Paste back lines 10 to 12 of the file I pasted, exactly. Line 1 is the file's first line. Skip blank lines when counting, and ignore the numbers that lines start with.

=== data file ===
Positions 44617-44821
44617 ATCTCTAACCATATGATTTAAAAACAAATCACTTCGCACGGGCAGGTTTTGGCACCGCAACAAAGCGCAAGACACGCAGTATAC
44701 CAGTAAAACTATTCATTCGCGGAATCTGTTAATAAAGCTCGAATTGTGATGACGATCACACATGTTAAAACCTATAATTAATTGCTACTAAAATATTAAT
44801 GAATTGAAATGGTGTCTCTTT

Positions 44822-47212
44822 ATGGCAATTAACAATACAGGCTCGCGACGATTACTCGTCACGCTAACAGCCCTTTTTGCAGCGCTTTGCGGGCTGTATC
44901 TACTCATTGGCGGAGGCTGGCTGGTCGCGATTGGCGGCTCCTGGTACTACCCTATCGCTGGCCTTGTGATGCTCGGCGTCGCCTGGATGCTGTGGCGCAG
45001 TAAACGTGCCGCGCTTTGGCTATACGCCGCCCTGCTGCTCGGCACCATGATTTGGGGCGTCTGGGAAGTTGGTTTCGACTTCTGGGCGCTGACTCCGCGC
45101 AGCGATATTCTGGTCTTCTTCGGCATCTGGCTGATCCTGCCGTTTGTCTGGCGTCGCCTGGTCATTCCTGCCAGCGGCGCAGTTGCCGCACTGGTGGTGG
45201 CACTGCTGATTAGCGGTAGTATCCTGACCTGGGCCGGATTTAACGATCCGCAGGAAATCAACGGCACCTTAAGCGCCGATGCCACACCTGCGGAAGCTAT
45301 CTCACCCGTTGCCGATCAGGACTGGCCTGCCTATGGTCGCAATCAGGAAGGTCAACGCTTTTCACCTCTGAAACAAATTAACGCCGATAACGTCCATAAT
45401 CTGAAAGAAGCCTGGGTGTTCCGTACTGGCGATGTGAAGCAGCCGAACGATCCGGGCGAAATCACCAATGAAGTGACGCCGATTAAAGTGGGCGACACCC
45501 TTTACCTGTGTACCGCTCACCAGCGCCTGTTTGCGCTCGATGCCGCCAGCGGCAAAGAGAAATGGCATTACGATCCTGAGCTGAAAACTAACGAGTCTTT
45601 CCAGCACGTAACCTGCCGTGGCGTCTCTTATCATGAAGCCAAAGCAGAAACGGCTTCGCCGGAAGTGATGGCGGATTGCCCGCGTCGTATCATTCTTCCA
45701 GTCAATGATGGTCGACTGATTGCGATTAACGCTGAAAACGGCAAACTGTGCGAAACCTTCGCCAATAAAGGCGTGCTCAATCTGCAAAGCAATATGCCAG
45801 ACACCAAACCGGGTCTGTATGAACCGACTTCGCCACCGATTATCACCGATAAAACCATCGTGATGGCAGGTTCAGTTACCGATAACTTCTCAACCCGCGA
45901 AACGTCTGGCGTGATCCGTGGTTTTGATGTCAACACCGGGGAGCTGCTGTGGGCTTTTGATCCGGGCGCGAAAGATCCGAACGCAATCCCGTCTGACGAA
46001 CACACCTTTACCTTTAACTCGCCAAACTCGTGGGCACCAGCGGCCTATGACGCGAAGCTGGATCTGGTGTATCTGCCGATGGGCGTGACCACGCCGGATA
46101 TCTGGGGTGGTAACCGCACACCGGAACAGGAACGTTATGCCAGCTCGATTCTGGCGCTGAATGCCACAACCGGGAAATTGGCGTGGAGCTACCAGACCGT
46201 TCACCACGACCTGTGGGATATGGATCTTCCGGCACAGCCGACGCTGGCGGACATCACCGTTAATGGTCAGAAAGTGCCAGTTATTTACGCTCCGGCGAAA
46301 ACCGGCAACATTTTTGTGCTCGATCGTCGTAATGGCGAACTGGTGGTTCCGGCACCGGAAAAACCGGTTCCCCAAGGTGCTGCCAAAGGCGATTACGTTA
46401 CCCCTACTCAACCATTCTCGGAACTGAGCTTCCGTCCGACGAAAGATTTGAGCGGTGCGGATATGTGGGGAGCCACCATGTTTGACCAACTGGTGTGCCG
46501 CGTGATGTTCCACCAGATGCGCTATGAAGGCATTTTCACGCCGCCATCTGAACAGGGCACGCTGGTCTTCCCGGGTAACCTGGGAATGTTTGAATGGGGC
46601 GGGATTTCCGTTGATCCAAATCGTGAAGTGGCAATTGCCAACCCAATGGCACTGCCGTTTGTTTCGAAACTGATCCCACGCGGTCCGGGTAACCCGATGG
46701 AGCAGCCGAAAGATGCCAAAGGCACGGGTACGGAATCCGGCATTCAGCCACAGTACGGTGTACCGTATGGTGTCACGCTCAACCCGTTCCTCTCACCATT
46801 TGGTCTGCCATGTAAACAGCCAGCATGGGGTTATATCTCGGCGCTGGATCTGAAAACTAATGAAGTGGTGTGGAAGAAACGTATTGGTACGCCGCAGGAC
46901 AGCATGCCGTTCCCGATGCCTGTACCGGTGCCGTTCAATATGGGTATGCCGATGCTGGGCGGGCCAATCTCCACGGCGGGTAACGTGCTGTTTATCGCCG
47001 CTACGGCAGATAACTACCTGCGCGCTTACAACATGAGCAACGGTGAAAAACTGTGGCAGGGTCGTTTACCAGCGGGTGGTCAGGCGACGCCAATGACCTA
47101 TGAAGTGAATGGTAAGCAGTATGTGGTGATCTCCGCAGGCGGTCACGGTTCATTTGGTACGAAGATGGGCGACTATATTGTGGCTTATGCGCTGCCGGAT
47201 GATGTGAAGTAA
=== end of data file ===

45201 CACTGCTGATTAGCGGTAGTATCCTGACCTGGGCCGGATTTAACGATCCGCAGGAAATCAACGGCACCTTAAGCGCCGATGCCACACCTGCGGAAGCTAT
45301 CTCACCCGTTGCCGATCAGGACTGGCCTGCCTATGGTCGCAATCAGGAAGGTCAACGCTTTTCACCTCTGAAACAAATTAACGCCGATAACGTCCATAAT
45401 CTGAAAGAAGCCTGGGTGTTCCGTACTGGCGATGTGAAGCAGCCGAACGATCCGGGCGAAATCACCAATGAAGTGACGCCGATTAAAGTGGGCGACACCC